Don’t Blame The Speculators Alone
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Don’t Blame The Speculators Alone

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    Don’t Blame The Speculators Alone Don’t Blame The Speculators Alone Presentation Transcript

    • DON’T BLAME THE SPECULATORS ALONE Presented By RAMYA KRISHNAMURTHY (76) SONICA DALMIA (95)
    • WORLD VIEWS ON OIL PRICES
      • American Politicians – “Finger speculators for feverish rise in oil prices”
      • OPEC – “Speculation driving oil prices”
      • Italian Finance Ministry – “Magnum of speculative champagne included in the price of each barrel”
      • Austria – “European Union must impose tax on speculation”
      • Saudi Arabia & Other big Oil Producers – “Prices are to be blamed on frothy markets rather than idle wells”
      • International Energy Agency – “ Supply and Demand and not speculation drive oil prices”
    • SUMMARY: KEY TAKEAWAYS
      • As the price of crude oil has continued to hit new record highs, many investors have questioned whether the gains are justified by supply-demand conditions or are the result of investor speculation.
      • The largest driver of crude oil prices in 2008 appears to be the growing recognition of long-term supply constraints, as the production at some of the world’s largest oil fields has matured while new discoveries have been smaller and costlier to develop.
      • Investor interest in oil has played a role in pushing prices up in the relatively small oil futures market, but it is impossible to calculate to what extent these investments represent near-term speculation or a reaction to the long-term supply – demand outlook.
      • The five-year increase in crude oil prices is the fastest ever, has contributed to a fall in U.S. gasoline demand, and presents a growing challenge to the global economy.
      • With increasing recognition that the world’s era of “cheap oil” may have come to an end, a meaningful and sustainable decline in oil prices may only be possible in the near-term if demand growth decelerates in fast-growing developing markets, such as China and Saudi Arabia.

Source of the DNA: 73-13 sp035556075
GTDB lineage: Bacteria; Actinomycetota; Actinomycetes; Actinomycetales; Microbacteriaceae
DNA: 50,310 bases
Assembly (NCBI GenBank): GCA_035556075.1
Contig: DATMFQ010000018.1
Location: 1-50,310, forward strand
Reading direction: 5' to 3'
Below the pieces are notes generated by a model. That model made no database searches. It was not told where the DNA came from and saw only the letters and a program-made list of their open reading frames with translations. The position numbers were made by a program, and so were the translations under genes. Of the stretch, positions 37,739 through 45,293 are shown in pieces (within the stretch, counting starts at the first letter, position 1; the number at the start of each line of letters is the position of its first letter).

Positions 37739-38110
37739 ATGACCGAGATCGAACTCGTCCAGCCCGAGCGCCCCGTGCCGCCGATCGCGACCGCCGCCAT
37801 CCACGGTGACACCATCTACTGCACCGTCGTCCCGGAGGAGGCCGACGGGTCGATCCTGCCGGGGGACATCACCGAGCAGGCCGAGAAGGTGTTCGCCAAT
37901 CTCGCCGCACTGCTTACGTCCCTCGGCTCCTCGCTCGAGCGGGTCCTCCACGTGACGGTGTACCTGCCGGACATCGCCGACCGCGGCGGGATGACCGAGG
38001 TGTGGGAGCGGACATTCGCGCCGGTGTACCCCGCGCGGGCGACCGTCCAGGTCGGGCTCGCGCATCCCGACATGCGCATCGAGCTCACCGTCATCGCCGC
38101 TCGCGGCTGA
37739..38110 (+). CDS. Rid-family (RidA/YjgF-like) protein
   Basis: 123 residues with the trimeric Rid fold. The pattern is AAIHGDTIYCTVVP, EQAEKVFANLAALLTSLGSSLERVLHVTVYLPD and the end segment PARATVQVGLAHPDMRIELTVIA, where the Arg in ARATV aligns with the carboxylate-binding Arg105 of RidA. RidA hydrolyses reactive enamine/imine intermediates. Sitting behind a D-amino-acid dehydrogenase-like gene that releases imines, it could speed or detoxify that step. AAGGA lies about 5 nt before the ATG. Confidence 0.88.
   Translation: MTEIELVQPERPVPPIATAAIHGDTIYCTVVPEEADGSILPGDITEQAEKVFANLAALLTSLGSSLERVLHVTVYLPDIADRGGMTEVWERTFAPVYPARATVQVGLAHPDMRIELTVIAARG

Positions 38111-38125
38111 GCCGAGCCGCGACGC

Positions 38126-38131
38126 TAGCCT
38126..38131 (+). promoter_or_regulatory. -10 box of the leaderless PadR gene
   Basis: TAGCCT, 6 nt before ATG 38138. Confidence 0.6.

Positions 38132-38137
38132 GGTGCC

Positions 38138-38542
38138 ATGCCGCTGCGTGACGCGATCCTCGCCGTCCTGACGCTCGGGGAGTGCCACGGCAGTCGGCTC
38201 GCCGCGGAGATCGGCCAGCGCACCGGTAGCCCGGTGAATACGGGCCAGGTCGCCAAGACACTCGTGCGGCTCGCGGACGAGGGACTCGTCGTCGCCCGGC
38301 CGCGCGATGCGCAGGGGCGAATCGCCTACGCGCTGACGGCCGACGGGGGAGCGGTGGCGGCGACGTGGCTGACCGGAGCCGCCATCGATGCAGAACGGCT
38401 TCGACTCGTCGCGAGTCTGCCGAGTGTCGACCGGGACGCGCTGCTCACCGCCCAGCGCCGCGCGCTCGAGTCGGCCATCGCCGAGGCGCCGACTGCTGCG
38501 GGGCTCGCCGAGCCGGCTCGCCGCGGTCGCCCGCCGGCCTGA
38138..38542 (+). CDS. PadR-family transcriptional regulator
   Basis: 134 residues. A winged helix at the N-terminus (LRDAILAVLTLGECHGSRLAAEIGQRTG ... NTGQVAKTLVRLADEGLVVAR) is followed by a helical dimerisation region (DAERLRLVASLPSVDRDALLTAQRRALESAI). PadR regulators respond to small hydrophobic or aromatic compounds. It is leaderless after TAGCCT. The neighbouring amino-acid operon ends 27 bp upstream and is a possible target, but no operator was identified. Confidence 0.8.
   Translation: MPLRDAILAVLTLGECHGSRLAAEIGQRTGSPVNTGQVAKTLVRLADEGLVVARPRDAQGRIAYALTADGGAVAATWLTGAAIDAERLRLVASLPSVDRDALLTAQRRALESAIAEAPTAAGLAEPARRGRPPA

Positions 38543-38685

• Discoveries of large, low-cost oil fields have been increasingly rare.
      • The relatively small market capitalization of crude oil futures means investor moves can result in big price swings.
      • U.S. consumer spending on energy reached 20 year highs, though it still has remained below early-1980s peaks.
      • Oil price is only “Speculation”.
      • Follow the oil, not the futures.
      • It takes two to Contango.
      SUMMARY: INSIDE
    • SUPPLY CONSTRAINTS INCREASINGLY EVIDENT
      • Growing demand and continuously rising oil prices in recent years have failed to spur a significant increase in crude oil production, leading to growing recognition that future supply growth may be lower than anticipated
      • With few new discoveries of giant, low-cost fields since the 1980s, future supplies are increasingly dependent on maturing older fields and smaller new discoveries
      • Incremental oil output costs more
        • Smaller oil fields are generally more costlier
        • Discoveries have tended to be of lower quality and tend to be located in less-accessible places
      • Production growth has been constrained by government intervention and instability
      SUPPLY CONSTRAINTS INCREASINGLY EVIDENT
    • RELATIVELY SMALL CRUDE OIL MARKET SUSCEPTIBLE TO LARGE PRICE SWINGS
    • RELATIVELY SMALL CRUDE OIL MARKET SUSCEPTIBLE TO LARGE PRICE SWINGS